The Act relies on both administrative requirements and a regime of penalties intended to enforce a framework of altruistic surrogacy in WA. For example,  if a person enters into a surrogacy arrangement that is for reward this is an offence, with a fine of $24,000 or imprisonment for two years.

In additional, it is an offence for person who provides a service knowing it is to facilitate a surrogacy arrangement, except if the service is a health service provided to the birth mother after she has become pregnant, with a fine of $12,000 or imprisonment for one year.

The Act provides that an ‘eligible’ person or couple can arrange an altruistic surrogacy arrangement provided a comprehensive assessment and approval process has been undertaken by the WARTC.

An eligible person is a woman who is unable to conceive a child due to medical reasons or, although able to conceive a child, would be likely to conceive a child affected by a genetic abnormality or disease, or is unable for medical reasons to give birth to a child.

An eligible couple is defined to mean two people who are married, or two people in a de facto relationship who are of opposite sex to each other who are unable to conceive a child due to medical reasons or although able to conceive a child, would be likely to conceive a child affected by a genetic abnormality or a disease.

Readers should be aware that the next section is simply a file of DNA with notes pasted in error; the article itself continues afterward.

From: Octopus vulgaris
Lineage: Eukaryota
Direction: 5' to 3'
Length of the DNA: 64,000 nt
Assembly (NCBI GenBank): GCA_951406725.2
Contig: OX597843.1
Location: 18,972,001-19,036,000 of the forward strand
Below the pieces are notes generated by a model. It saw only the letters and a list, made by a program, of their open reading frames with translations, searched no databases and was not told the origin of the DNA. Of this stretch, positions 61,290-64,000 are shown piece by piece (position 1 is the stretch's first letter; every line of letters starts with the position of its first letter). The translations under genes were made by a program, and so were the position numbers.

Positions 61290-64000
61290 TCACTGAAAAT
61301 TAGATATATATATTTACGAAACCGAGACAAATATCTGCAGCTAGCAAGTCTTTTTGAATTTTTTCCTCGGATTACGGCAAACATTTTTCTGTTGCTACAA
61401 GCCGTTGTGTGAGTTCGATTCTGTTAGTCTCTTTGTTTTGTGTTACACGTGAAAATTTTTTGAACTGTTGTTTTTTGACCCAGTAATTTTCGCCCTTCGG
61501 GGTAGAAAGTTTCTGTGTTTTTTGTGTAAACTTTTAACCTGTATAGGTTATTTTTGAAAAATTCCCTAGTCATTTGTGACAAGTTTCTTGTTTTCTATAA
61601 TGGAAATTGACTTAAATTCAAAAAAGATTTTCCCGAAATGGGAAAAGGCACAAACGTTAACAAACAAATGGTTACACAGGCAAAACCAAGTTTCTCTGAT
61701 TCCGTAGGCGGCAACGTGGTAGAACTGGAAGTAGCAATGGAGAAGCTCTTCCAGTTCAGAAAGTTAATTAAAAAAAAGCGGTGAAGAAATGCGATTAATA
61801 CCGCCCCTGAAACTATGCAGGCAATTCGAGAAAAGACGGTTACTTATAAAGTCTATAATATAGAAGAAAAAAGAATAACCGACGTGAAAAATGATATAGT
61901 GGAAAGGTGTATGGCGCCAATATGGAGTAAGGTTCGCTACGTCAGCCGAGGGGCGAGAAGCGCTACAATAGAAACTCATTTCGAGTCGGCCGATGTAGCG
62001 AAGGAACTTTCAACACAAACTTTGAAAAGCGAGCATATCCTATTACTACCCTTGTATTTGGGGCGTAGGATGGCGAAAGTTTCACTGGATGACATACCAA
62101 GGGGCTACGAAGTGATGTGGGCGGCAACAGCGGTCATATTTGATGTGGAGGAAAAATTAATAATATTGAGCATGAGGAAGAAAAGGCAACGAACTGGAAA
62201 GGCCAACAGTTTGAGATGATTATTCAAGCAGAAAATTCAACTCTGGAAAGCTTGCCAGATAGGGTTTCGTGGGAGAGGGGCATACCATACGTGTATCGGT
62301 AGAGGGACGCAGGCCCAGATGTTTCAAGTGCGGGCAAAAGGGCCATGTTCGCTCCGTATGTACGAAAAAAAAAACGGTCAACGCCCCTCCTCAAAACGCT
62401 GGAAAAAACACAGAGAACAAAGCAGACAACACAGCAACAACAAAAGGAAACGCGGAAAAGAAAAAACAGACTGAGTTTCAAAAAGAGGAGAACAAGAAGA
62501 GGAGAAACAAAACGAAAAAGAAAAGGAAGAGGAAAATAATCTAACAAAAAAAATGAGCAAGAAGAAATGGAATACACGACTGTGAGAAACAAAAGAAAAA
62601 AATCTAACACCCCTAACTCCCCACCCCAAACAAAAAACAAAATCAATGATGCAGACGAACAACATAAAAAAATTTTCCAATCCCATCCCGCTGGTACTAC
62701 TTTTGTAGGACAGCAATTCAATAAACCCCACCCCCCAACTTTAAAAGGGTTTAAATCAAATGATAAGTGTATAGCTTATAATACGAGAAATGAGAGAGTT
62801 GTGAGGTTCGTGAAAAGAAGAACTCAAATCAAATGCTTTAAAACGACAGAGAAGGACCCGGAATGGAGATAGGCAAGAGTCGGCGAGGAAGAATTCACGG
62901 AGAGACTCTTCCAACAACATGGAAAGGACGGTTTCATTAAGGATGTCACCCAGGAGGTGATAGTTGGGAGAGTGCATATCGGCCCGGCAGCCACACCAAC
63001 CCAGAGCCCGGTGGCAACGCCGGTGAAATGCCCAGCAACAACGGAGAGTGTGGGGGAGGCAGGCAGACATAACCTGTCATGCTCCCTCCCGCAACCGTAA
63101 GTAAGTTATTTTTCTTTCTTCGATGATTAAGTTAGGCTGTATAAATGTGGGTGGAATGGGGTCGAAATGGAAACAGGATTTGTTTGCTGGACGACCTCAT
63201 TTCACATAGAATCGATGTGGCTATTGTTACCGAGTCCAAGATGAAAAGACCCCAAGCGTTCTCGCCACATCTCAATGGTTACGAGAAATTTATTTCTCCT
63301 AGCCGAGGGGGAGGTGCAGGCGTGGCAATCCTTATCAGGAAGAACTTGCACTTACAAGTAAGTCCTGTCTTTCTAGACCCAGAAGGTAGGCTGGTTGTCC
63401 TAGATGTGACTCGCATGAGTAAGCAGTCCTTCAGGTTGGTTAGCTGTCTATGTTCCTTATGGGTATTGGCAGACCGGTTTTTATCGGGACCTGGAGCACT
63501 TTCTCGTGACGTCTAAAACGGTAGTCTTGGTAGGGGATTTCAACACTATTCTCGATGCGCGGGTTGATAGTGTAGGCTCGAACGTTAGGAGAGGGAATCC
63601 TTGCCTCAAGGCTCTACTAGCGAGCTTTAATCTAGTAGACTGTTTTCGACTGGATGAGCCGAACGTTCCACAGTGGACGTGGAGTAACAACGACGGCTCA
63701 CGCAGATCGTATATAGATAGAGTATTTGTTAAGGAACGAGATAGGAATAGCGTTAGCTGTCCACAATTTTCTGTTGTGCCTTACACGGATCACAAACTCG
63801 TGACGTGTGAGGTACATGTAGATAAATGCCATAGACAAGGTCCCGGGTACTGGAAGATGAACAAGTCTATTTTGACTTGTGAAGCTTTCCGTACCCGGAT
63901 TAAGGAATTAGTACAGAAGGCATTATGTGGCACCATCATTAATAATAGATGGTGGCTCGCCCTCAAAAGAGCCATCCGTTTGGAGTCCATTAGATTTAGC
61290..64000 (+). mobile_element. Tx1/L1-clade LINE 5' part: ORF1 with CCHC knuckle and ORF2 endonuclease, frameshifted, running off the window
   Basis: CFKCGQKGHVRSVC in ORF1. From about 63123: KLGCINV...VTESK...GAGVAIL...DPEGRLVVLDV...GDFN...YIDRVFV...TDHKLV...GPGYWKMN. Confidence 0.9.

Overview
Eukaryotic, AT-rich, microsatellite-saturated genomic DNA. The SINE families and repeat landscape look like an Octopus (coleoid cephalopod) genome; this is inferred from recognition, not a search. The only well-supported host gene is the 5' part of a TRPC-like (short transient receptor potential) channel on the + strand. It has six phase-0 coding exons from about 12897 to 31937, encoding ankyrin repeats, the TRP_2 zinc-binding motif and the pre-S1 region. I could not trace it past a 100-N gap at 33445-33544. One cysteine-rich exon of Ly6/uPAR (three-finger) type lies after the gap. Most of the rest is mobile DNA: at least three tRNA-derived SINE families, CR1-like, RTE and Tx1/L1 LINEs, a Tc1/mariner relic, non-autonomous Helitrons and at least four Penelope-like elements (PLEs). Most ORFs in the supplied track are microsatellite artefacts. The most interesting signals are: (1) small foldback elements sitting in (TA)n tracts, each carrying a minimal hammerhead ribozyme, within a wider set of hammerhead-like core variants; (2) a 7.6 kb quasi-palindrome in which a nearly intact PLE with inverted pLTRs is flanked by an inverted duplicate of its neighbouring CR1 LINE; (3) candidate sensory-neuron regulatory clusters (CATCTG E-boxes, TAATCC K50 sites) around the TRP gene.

Provisions limiting access to couples ‘of the opposite sex’ or due to ‘medical reasons’ are contrary to the Commonwealth Sex Discrimination Act provisions prohibiting discrimination based on relationship status, sexual orientation, gender identity, or intersex status.

The current law requires WARTC approval before the arrangement proceeds.

If such approval is not obtained, the Surrogacy Act 2008 provides that an order for legal parentage cannot be made. 

The requirements for an approved surrogacy arrangement, which must be approved by the WARTC, is that such an surrogacy cannot be approved unless –

  • the surrogate mother is at least 25 years of age, and (except in exceptional circumstances) has previously given birth to a live child;
  • the surrogacy agreement is in writing, signed by all parties (including the intended parent(s);
  • the surrogate mother and her partner, if any, and the sperm and/or egg donor(s) and their partners if any, have been assessed as medically suitable to be part of the surrogacy arrangement; and
  • a medical report is submitted to the WARTC for approval.

Click here to view or download a PDF version [334k] of the first compilation of the Surrogacy Practice Directions issued February 2009.

Human Tissue and Transplant Act 1982

This Human Tissue and Transplant Act 1982 has provisions in Part VA, which prohibit the use of embryonic stem cell lines, which are relevant to the regulation of ART.

30A. Terms used

‘Human embryonic stem cell line’ means cultured stem cells derived by isolation of cells from an excess ART embryo as defined in section 53T of the Human Reproductive Technology Act 1991.

Registry of Births, Deaths and Marriages

Western Australia’s Registry of Births, Deaths and Marriages allows for registration of a parent other than a ‘mother’ and/or ‘father’ on the birth documents of the child. 

The birth registration form provides same-sex couples with the option of describing themselves as ‘mother’ and ‘parent’; ‘mother’ and ‘mother’; or ‘parent’ and ‘parent’.

However, donors are not recorded on the birth certificate, as they are not legally recognised as parents under the Artificial Conception Act 1985.

Source: Seymour, J & Magri, S. (2004) ART, surrogacy and legal parentage : a comparative legislative review, Victorian Law Reform Commission.